Too much of any carbohydrate can lead to chronic diseases like obesity and diabetes since it all ends up as glucose.

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    Reap the health benefits of good carbs

      Don’t worry, this isn’t the article that tells you to drop the carbs cold turkey and ignore the cravings. While that would certainly be an impressive success, for now you can focus on choosing carbohydrates full of fiber. These are the carbs that absorb slowly into your system, therefore avoiding those dangerous spikes in your blood sugar levels. These include whole grains, veggies, fruits, and of course beans.

      Minimize the health risk of bad carbs by eating fewer refined and processed carbohydrates that strip away beneficial fiber. While it can be so tempting to pick up a cinnamon bun while shopping at the mall, is it really delicious enough to risk your health over? If you can focus on the long-term effects, saying no to a sweet treat can be simpler.

      Replace refined carbohydrates with vegetables when you prepare or order a meal. One of my favorite tricks is using riced cauliflower in place of rice. It’s excellent in everything from a southern meal to something loaded with curry!

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      And don’t forget you can get enough carbohydrates from fruits, vegetables, and protein. Start small and order your next burger without the bun – opt for lettuce instead! It’s not about changing your whole eating routine, but rather substituting some of the poorer habits.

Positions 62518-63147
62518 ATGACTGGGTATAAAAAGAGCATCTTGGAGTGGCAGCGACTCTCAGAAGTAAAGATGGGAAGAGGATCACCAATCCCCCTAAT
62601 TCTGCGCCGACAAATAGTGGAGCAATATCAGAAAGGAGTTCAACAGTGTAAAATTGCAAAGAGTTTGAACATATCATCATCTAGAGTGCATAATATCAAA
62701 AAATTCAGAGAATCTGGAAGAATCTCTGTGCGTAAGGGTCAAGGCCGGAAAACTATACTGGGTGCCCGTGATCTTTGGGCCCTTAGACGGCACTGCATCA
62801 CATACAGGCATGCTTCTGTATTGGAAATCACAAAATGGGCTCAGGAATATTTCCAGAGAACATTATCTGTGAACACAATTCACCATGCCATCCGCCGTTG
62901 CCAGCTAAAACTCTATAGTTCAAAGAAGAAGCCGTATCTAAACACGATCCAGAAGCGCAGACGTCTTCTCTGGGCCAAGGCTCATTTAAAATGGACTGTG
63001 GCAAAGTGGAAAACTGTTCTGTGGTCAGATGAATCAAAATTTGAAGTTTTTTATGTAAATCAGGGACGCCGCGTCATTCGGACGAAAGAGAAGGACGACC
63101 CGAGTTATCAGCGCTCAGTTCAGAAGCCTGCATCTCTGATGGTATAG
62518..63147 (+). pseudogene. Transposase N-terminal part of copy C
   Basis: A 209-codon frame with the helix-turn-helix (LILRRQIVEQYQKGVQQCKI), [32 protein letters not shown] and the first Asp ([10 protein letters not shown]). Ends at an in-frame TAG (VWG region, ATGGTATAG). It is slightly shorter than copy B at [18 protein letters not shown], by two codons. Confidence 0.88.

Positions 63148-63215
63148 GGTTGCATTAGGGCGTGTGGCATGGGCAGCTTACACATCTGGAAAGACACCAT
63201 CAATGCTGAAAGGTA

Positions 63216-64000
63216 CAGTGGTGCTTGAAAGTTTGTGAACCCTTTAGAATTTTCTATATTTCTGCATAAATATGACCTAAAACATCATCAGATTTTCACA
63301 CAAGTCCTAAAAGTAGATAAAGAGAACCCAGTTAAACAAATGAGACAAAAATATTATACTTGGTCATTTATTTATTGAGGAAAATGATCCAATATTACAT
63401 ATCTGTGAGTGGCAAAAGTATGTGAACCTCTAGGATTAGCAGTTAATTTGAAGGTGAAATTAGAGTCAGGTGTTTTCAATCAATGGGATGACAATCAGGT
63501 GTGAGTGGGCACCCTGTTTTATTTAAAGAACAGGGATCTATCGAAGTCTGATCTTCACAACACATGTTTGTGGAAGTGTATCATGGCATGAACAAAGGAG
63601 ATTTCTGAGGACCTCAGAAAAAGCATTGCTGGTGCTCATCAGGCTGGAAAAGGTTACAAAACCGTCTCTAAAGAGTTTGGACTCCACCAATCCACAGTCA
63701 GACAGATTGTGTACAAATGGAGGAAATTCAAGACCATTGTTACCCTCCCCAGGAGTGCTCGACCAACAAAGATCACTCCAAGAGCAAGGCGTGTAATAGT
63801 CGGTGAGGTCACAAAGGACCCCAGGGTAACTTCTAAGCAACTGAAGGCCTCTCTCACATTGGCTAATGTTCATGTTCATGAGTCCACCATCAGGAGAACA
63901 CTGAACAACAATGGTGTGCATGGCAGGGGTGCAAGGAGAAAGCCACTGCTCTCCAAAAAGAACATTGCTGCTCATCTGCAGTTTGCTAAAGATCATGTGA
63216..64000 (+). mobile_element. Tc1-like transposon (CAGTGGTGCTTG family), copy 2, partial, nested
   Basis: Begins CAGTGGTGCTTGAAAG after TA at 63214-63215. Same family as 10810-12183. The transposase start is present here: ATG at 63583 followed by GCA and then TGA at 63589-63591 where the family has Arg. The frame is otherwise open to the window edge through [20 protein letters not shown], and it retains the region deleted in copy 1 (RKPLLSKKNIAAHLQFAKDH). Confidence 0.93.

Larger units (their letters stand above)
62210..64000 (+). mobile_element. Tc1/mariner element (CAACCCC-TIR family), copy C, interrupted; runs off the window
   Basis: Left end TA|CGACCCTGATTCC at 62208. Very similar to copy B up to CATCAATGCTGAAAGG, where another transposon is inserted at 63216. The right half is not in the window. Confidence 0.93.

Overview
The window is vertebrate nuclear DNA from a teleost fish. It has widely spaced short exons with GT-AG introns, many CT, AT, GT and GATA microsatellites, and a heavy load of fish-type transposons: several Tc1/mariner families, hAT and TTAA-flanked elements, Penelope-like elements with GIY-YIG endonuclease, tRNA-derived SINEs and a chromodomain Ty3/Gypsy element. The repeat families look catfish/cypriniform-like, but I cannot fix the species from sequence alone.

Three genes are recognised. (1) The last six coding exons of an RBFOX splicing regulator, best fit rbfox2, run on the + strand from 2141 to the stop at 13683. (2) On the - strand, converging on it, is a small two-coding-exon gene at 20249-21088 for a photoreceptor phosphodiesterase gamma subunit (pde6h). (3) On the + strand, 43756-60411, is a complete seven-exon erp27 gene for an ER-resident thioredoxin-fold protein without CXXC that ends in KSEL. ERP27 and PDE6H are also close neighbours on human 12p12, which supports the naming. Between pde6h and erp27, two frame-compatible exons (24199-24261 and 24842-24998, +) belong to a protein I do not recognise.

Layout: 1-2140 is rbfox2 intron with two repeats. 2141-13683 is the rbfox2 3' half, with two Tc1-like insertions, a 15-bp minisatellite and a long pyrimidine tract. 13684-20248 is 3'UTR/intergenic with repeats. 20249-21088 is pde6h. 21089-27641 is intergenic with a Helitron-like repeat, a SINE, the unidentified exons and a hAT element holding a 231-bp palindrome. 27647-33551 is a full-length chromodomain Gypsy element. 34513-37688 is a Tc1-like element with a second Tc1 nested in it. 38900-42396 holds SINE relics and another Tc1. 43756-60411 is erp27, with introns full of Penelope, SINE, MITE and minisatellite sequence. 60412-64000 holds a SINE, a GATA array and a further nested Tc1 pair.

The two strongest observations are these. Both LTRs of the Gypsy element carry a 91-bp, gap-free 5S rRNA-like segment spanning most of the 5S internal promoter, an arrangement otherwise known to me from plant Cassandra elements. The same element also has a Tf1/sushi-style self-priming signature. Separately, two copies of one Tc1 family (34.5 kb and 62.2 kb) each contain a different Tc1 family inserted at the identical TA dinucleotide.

Do what you can to lessen your consumption of pasta, white bread, white rice, and chips in particular. This is so tricky, since these are the items that always seem to be within reach. If you eat regularly throughout the day and keep your blood sugar steady, it can be much easier to say no to these tempting foods.

      Just say no

      The next time your tempted to reach for a slice of bread at a restaurant or order bagel at Panera, remember that you wouldn’t start your day or begin a meal by ingesting drugs, so why would you pay for something so detrimental to your health? It may feel dramatic to think of it this way, but the research is there; refined carbohydrates are unnecessary, unhealthy and unwise. Dare to resist!

      Featured photo credit: Couleur via pixabay.com

      Reference

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      Sam Aloysius

      Self proclaimed chai expert

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      Last Updated on March 13, 2019

      How to Get out of a Rut: 12 Useful Ways to Get Unstuck

      How to Get out of a Rut: 12 Useful Ways to Get Unstuck

      Have you gotten into a rut before? Or are you in a rut right now?